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June 11, 2008


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‘Wrong-doings’ topic for DA candidates
BY ANGELA GARY
Former district attorney Tim Madison was mentioned throughout the political forum Tuesday night in Commerce as two former employees defended their actions under his leadership, while one candidate pointed out she is the only one seeking the office who didn’t work for Madison.
The Jackson County Repub-lican Party sponsored the forum and more than 100 people attended. In addition to the district attorney’s race, candidates for sheriff, board of commission chairman, two BOC seats and one county board of education seat were present. The election is set for July 15.
Donna Sikes opened her comments by calling for a change in the office that Madison led for decades before being convicted of financial wrong-doing.
“It’s time for a change in the D.A.’s office and the time is now,” she said. “My opponents in this race were each trained by Tim Madison and worked for him for years. They looked the other way and ignored the obvious signs of corruption in that office…I won’t let crimes that I know about go unreported. I want to restore the honesty…and credibility in the D.A.’s office.”
When the candidates were given the opportunity to ask each other questions, Sikes asked incumbent Rick Bridgeman and Brad Smith why they “turned a blind eye” to Madison’s conduct.
Bridgeman said he saw the district attorney lose his “moral compass,” but did not know about any criminal wrongdoing. He said the employees were required to go to Jefferson during the work week for mandatory volleyball games and he didn’t agree with doing that. He said he left because of that.
Smith said the criminal wrong-doing Madison was convicted of dealt with one employee who worked in the Banks County office.
“I had no knowledge of a co-worker two counties away,” he said. “I knew nothing of his paycheck... I was found innocent of any wrong-doing…I am not Tim Madison. He was a difficult person to work for. I turned no blind eye to any wrong-doing.”
Smith added that Sikes’ allegations are “not qualities you would want in a district attorney.”
When Bridgeman was given the opportunity to ask a question of his opponents, he pointed out that Sikes had never been a prosecutor and asked if this would be a concern.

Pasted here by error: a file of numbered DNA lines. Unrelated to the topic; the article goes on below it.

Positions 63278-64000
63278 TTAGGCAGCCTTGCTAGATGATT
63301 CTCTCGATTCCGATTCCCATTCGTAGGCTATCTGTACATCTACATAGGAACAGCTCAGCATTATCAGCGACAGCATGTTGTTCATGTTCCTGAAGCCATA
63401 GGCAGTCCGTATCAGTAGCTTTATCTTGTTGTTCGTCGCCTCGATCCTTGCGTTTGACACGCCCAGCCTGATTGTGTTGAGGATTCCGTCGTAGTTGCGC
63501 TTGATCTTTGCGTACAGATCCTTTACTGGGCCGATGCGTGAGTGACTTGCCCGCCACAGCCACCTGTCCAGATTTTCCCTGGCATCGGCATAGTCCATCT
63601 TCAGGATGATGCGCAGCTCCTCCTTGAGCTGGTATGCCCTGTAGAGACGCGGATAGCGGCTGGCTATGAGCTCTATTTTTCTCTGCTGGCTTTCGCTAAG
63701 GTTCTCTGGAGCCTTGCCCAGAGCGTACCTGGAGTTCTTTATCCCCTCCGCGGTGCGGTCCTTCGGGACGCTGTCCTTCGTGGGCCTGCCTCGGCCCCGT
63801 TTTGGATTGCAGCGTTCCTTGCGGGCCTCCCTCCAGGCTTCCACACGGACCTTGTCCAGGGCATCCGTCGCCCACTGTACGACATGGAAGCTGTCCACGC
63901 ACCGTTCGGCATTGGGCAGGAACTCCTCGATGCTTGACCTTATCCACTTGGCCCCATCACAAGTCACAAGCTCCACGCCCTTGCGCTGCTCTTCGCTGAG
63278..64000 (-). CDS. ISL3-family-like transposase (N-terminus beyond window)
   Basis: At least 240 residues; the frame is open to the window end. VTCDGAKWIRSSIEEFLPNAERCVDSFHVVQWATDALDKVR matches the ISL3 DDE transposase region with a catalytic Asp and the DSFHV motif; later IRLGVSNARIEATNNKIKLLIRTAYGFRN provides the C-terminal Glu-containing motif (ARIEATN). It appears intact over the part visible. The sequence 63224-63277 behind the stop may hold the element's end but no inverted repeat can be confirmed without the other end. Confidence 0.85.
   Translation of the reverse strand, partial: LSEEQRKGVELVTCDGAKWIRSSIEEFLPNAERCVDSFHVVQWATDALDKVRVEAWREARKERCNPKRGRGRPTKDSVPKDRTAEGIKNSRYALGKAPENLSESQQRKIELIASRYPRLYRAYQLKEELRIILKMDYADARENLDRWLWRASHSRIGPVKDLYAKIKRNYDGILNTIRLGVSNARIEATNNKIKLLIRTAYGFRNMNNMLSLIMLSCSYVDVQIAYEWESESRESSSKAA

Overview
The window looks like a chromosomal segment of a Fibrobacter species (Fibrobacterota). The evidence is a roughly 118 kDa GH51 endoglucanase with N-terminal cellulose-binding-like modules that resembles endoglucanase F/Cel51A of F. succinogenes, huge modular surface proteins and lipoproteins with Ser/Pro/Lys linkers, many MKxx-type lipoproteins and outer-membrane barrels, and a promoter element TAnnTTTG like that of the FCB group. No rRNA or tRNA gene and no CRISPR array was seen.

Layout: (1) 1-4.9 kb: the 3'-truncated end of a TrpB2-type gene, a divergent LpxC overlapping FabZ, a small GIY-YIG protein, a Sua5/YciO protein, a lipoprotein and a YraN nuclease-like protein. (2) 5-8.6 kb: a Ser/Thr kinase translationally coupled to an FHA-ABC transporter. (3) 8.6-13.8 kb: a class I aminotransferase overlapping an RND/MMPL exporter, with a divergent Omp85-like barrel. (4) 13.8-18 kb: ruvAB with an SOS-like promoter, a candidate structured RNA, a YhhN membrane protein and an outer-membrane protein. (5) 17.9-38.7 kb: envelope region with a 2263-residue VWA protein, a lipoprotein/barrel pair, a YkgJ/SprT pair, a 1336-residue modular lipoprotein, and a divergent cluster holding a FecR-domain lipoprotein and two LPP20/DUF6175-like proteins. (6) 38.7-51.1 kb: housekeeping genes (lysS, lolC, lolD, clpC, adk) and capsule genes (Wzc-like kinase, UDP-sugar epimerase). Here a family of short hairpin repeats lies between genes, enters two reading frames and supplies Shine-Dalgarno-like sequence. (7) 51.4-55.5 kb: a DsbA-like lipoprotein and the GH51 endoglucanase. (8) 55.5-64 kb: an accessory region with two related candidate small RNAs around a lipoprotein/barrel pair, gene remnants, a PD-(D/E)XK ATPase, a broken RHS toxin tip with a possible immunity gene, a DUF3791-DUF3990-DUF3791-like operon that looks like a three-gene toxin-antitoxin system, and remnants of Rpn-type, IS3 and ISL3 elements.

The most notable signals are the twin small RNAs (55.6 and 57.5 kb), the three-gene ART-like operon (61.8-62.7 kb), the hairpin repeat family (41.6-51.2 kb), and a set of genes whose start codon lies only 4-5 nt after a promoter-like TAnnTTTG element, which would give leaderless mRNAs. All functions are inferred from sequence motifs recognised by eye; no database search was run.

“If you’ve tried a case, you know how to try a case,” she said. “…I also have knowledge of how a defense attorney works.”
Smith asked Bridgeman about indictments from this past September and December that were thrown out due to errors. Bridgeman said the September cases were thrown out because the signature page was left out, and the December indictments were thrown out because the grand jury didn’t make each case as being a true bill or no bill.
Sikes asked both candidates where they grew up. Bridgeman said he grew up in Maryland and moved to Georgia in 1988. Smith said he grew up in South Carolina and moved to Georgia in 1996.
Bridegman asked Smith about the backlog of cases in the Piedmont Judicial Circuit and what he would do different if elected. Smith said the staff turnover led to this problem and it could be addressed through mentoring of new employees.
Smith had a question for Sikes. He pointed out that the attorney general’s office had cleared 20 current employees of the district attorney’s office during its investigation and asked her if she would take any action against them. Sikes said she would look at each employee on an individual basis.
During the audience questions, the candidates were asked about their qualifications. Sikes said she has 17 years of experience and “knows right from wrong.” Bridgeman said he has been a prosecuting attorney for 13 years and has handled thousands of cases including murder and child abuse, as well as death penalty cases. Brad said he has been a prosecuting attorney for 12 years and has handled murder, DUI, death penalty and serial raptist cases, as well as teaching and mentoring young attorneys.
Another question was on how the candidates would handle a backlog of cases. Bridgeman said there is no longer a backlog because his office has cleared the 2,000 case backlog since he took office.
Smith dismissing or plea bargaining is not the answer to a backlog of cases. He added that the backlog is due to the high turnover in the district attorney’s office.
“This turnover continues,” he said.
Sikes agreed that employee turnover lead to the backlog.



 

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